2. I could be mistaken, but I'm pretty confident that this problem was not present in earlier versions of Netbeans, and this is what is most frustrating to me. I believe I started developing in version 6.5 at a time when I was just learning java and starting to use unit testing. At that time I wrote hundreds of tests, and I do not remember encountering this issue. At some point I moved to other projects where I had no control over Netbeans projects and was writing very few tests. It was then that I experienced the problem, and at that time I mistakenly assumed that it was because Compile on Save was turned off in this set of projects. I didn't have ownership of the projects so I could not turn COS on. Though the behaviour was annoying, I ignored it at the time and get accustomed to running Clean and Build every time I made a source code change and subsequently ran my Junit tests. Recently however, I began working in my earlier project set and started writing a signifcant number of tests, and because of the mounting frustration this behaviour presented, I wanted to find a resolution. Where I find this extrememtly frustrating is that I work in a fairly large codebase with 15 dependant Netbeans projects. I always use a test driven development mindset, so I'm always trying to write the test first before fully implementing new code changes. The test breaks, I go back to the source and make the changes until the test passes. I continue to repeat this cycle on the same source file. It is excruciating having to run a full Clean and Build on the project between each code change and subsequent test run. I tried recompiling just the single source file under test. The behavior is the same and you have to run Clean and Build.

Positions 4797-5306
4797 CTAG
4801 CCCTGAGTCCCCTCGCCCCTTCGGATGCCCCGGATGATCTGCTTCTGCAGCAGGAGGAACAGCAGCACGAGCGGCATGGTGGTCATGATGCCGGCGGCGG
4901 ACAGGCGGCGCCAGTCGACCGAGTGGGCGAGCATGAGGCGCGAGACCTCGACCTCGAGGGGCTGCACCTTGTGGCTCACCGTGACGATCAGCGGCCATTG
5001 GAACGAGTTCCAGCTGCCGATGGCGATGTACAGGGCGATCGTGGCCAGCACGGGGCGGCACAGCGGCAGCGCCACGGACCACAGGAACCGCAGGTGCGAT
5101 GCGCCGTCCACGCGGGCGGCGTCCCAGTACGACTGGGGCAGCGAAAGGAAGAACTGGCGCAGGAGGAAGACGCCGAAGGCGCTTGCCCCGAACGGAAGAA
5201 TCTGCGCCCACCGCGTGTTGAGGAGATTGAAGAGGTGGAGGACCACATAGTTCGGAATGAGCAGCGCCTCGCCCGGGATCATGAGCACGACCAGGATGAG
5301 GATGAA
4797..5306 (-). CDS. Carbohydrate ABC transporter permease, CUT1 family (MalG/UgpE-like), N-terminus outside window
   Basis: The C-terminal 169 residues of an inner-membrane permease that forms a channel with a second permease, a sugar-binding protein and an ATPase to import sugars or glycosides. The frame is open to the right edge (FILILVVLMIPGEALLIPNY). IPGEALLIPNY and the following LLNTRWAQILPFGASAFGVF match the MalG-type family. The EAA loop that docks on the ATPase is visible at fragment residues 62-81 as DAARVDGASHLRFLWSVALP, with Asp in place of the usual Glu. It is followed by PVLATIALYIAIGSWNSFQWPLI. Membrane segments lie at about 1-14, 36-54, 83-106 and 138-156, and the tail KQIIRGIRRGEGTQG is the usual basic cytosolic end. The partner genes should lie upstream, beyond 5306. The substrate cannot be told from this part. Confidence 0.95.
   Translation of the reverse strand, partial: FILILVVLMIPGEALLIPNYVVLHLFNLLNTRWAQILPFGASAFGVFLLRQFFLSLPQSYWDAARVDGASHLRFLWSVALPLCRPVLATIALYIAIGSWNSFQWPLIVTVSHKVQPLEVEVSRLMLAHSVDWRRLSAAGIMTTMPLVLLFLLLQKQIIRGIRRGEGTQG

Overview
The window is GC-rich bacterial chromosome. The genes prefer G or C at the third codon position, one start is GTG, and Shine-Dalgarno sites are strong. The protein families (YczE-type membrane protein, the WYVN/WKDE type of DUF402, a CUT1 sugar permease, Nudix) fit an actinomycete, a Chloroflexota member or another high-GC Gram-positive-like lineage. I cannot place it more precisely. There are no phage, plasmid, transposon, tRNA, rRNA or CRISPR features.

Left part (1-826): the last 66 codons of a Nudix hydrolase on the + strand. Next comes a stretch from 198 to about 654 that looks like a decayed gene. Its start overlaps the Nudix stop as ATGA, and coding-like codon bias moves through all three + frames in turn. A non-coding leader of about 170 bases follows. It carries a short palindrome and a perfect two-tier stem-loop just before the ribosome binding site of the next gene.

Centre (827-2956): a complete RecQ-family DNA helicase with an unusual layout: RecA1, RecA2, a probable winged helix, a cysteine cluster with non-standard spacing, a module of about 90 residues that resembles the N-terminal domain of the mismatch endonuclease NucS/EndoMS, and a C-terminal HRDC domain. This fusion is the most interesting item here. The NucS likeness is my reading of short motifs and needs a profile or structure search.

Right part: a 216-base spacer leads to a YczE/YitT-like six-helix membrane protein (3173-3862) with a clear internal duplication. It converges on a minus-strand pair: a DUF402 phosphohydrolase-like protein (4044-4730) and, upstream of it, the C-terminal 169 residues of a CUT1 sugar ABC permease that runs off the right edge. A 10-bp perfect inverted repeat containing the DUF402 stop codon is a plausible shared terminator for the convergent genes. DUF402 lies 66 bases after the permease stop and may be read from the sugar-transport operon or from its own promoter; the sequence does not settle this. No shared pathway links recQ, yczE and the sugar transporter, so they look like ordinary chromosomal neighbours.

3. This same behaviour is present in the Netbeans debugger. The following test code exhibits the faulty behaviour in both the Junit tests and the Netbeans debugger.